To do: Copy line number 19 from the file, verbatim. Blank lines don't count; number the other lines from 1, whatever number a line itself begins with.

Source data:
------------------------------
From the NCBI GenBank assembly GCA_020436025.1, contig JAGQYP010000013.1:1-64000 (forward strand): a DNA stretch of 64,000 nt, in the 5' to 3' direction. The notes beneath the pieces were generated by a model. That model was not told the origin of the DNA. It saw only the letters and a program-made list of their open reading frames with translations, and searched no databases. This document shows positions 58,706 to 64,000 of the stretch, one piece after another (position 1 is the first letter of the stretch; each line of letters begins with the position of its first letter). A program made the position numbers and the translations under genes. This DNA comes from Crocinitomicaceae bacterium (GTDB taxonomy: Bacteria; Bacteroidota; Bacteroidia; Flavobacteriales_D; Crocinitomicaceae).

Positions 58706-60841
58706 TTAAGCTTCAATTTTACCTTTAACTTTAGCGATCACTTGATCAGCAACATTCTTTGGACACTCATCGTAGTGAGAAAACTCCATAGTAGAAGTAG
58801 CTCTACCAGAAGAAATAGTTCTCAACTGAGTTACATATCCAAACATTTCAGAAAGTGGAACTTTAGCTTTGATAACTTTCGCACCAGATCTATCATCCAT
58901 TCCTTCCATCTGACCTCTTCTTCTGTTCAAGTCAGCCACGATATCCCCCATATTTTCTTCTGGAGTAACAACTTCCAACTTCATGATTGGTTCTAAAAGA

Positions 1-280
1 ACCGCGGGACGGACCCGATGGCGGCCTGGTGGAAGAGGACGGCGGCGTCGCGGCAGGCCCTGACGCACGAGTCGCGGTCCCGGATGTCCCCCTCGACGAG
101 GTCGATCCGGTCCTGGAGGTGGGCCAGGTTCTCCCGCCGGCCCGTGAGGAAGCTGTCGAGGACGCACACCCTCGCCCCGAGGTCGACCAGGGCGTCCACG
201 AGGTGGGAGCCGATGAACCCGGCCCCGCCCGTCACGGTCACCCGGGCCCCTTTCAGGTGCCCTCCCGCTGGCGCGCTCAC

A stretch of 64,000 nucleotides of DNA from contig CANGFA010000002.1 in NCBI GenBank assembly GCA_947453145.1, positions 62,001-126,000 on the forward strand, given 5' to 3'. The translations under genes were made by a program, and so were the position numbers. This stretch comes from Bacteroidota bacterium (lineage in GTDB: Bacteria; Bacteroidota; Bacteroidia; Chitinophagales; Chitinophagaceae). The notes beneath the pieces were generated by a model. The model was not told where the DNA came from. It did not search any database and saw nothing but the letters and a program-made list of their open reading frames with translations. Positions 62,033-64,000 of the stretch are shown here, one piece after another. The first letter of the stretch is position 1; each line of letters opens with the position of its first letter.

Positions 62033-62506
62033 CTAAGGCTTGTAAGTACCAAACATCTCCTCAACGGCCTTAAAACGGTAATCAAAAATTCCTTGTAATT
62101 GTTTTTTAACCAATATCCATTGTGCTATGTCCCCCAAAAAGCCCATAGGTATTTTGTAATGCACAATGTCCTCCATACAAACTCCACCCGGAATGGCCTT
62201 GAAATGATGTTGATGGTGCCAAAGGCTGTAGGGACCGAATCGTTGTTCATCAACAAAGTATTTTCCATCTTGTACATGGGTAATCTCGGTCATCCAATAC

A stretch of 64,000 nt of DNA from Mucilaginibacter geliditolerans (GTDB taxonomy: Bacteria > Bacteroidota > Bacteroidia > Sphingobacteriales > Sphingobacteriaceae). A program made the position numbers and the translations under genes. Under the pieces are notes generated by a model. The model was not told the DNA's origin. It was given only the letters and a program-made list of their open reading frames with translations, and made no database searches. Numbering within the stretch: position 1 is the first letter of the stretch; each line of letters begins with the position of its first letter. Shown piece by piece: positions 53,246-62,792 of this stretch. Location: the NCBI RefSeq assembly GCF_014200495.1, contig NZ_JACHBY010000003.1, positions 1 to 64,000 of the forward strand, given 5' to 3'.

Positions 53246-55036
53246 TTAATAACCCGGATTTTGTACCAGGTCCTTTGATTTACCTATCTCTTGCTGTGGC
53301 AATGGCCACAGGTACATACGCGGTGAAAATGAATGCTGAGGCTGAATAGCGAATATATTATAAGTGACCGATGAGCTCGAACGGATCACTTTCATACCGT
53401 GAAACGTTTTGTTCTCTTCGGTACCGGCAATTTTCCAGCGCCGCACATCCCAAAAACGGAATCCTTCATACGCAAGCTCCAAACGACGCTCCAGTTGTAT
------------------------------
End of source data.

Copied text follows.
53401 GAAACGTTTTGTTCTCTTCGGTACCGGCAATTTTCCAGCGCCGCACATCCCAAAAACGGAATCCTTCATACGCAAGCTCCAAACGACGCTCCAGTTGTAT